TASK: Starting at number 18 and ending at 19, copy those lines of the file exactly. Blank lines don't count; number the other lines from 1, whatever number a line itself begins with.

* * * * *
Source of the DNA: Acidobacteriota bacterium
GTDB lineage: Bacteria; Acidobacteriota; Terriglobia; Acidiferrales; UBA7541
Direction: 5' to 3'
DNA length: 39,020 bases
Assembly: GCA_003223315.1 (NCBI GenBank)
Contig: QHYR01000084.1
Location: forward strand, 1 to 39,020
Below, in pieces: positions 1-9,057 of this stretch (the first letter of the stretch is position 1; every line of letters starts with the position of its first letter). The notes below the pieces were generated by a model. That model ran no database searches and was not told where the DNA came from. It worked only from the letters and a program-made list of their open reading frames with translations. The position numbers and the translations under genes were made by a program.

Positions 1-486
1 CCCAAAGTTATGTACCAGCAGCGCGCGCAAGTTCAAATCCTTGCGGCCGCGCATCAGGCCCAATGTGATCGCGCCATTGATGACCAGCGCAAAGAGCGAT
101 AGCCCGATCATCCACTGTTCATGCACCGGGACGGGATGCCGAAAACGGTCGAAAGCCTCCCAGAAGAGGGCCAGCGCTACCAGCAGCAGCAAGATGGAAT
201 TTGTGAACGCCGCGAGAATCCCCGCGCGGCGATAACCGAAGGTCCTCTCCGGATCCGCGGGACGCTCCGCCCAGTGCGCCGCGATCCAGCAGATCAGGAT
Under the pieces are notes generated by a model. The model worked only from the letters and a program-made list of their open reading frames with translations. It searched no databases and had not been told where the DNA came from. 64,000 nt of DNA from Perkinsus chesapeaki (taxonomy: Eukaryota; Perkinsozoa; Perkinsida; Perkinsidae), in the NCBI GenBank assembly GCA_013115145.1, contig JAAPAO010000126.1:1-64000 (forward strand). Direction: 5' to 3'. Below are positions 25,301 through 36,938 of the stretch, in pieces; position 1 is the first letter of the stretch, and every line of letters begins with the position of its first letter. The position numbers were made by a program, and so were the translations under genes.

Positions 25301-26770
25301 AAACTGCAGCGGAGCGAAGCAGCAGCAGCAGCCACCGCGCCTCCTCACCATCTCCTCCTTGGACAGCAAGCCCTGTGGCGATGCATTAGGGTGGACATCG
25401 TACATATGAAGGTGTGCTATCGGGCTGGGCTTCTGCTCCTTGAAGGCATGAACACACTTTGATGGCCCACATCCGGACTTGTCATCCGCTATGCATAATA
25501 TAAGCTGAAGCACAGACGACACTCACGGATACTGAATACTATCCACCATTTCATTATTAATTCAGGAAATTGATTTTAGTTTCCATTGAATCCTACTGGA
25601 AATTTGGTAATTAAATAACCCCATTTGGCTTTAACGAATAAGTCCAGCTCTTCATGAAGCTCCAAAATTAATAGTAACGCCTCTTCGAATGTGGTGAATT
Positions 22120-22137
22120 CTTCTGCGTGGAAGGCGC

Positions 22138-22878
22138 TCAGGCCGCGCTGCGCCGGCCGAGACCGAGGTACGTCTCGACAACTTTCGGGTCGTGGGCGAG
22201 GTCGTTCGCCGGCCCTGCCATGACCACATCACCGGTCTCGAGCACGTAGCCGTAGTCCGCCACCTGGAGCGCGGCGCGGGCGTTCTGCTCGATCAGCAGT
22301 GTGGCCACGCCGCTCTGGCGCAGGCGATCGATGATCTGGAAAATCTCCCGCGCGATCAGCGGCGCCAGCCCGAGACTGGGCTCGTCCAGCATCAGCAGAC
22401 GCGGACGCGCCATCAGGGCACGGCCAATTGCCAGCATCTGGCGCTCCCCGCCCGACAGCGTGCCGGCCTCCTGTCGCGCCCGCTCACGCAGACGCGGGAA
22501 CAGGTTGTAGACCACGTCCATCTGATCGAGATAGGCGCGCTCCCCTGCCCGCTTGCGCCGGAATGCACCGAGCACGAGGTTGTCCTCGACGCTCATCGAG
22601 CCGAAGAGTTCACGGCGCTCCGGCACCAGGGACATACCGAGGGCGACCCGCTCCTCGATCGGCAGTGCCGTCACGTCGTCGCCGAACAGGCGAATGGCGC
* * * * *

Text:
25601 AATTTGGTAATTAAATAACCCCATTTGGCTTTAACGAATAAGTCCAGCTCTTCATGAAGCTCCAAAATTAATAGTAACGCCTCTTCGAATGTGGTGAATT
Positions 22120-22137